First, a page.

One of my favorite cartoons shows an old man on his deathbed, confessing to his grieving family about successes and failures: "The only thing I truly regret is that I didn't collect more crap."
Ain't it the truth.
Whether we recognize it or not, most humans, more or less, tend to be hoarders, dangerously diligent ravens that can't help stuffing their nests with invaluable shiny memories that can never, never be lost.
If you've ever been charged with emptying the house of deceased relatives (stay tuned, sooner or later), this packrat reality quickly becomes undeniable. The bottom of the dumpster won't be half covered before someone exclaims, "Why would they keep this?"
Several years ago, I drew the short straw, assigned by default to depose of the flotsam and jetsam of a great aunt who had died both childless and as a maniacal curator. From the musky masses in the basement to the stacks of water-stained cardboard boxes in the attic, you could almost hear the old house groan, "Save me from becoming the museum-that-time-forgot."
Hours into my trash-and-burn, I came upon a pioneer collection of school pictures and supplies, relics of an even older generation that has somehow previously escaped my style of heartless culling. Within a frayed folder contained cut-outs of Santa, homemade Valentines, and two scissored-silhouettes of Washington and Lincoln.
Of course, the fragile holiday junk all needed tossing, but the nostalgic stash still had enough charm to trigger one last pause before being swept into the overly delayed burn pile. This seemed especially true of the crinkled presidential profiles outlined in fading black construction paper, reminiscent of a more patriotic era when respect for political leadership had nothing to do with cashing in on a federal holiday.
For some reason, this week's celebration of Presidents Day (first established by Congress in 1885) has worked for me to give a little serious thought about which commander in chief deserves a February birthday cake from the party planners of agriculture and which maybe not so much.
Of course, long before there was Presidents Day or the clearance sales at Bernie's Furniture Warehouse or the Toyota Showroom, there was the great George Washington, soldier champion of the War of Independence, first occupant of the Executive Mansion, and our republic's first heroic icon.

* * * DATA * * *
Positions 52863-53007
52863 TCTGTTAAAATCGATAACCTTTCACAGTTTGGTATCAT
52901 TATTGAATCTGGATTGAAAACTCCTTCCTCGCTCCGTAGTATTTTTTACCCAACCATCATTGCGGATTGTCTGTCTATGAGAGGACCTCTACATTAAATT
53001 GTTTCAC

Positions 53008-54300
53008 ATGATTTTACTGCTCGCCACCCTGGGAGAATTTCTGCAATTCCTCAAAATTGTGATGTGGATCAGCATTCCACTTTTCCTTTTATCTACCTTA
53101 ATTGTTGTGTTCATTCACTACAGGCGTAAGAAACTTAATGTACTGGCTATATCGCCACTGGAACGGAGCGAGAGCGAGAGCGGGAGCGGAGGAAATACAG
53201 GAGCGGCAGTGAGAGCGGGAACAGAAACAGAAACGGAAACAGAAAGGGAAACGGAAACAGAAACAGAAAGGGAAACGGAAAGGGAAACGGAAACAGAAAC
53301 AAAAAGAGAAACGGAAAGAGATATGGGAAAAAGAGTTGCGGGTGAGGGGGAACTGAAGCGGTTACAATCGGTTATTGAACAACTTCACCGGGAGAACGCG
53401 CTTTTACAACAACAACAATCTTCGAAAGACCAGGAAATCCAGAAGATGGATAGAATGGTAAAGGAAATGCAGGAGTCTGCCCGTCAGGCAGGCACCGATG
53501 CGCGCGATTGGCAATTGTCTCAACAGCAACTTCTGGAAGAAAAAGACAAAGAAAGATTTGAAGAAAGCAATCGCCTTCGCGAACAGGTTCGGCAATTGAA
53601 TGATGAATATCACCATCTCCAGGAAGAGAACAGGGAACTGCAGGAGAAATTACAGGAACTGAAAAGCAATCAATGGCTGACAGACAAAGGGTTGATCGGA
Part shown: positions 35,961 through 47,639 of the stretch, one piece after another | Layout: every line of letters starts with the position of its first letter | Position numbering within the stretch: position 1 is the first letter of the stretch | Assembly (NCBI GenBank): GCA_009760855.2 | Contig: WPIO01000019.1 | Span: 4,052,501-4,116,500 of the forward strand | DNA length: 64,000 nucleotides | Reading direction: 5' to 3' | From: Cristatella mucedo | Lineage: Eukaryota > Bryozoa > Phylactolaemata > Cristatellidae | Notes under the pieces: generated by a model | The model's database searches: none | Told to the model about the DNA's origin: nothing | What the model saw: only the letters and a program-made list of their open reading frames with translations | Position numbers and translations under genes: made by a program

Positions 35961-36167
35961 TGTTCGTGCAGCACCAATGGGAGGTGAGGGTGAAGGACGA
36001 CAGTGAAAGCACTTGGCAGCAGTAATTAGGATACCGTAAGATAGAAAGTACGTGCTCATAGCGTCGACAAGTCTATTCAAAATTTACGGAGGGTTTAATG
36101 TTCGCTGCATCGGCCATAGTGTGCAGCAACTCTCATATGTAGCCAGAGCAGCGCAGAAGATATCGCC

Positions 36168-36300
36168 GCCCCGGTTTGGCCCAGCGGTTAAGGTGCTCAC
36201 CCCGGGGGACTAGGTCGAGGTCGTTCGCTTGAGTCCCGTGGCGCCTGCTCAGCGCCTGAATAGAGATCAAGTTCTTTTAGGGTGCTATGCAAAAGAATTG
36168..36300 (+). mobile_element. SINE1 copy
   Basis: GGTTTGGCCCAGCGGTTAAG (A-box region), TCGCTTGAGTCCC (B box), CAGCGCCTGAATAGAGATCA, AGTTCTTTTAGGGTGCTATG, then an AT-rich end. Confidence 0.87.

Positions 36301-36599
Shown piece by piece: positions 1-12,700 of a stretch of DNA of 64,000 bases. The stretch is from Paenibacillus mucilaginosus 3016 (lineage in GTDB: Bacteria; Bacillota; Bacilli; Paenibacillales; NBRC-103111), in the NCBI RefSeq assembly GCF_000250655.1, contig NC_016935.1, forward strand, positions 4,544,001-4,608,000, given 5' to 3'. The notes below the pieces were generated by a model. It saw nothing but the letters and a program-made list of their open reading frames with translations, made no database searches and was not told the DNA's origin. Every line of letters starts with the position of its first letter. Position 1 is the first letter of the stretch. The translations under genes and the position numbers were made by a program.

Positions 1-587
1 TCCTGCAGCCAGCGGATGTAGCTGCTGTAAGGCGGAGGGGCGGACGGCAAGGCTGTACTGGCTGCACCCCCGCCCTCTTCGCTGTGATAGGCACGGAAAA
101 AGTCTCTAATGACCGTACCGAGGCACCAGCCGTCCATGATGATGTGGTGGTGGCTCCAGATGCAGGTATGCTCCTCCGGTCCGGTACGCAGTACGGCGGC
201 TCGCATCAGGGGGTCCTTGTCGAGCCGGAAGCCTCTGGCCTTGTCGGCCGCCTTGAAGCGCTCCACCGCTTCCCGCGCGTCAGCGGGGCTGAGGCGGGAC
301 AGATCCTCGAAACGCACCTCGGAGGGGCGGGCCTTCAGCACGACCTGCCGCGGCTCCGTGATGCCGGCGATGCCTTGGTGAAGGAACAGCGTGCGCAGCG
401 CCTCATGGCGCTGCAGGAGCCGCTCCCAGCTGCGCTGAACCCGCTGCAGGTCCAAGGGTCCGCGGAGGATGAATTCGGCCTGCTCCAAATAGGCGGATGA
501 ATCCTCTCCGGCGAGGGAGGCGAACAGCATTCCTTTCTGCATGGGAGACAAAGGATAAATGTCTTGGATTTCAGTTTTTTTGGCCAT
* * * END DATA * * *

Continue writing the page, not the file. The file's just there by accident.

So the history of Presidents Day (initially called Washington's Birthday) dates back to the year 1800, following the death of Washington in 1799. His birthday on Feb. 22 quickly became a significant day of remembrance throughout the flag-waving country.
While George's Birthday was observed for most of the 1800s, it was not until 1879 that President Rutherford B. Hayes designated it as a federal holiday. The holiday originally only applied to the District of Columbia, but in 1885, it was extended to the entire country. Soon after the Civil War, the observation of Abraham Lincoln's Birthday (Feb. 12) gradually snuck into the party tent, especially celebrated by Northern noisemakers.
The shift from Washington's Birthday to Presidents Day began in the late 1960s when Congress proposed a measure known as the Uniform Monday Holiday Act. This law, ultimately passed in 1971, sought to shift the celebration of several federal holidays from specific dates to a series of predetermined Mondays. The official births of Washington, Lincoln, et al are now observed between Feb. 15 and 21, inclusive.
OK. So much for the easy part. It's time for the one-armed tree-trimmer to start sawing away at the wrong end of this tree's most wobbly limb. Specifically, if your farm budget was big enough for only one presidential birthday present, would you be more apt to please George or Abe?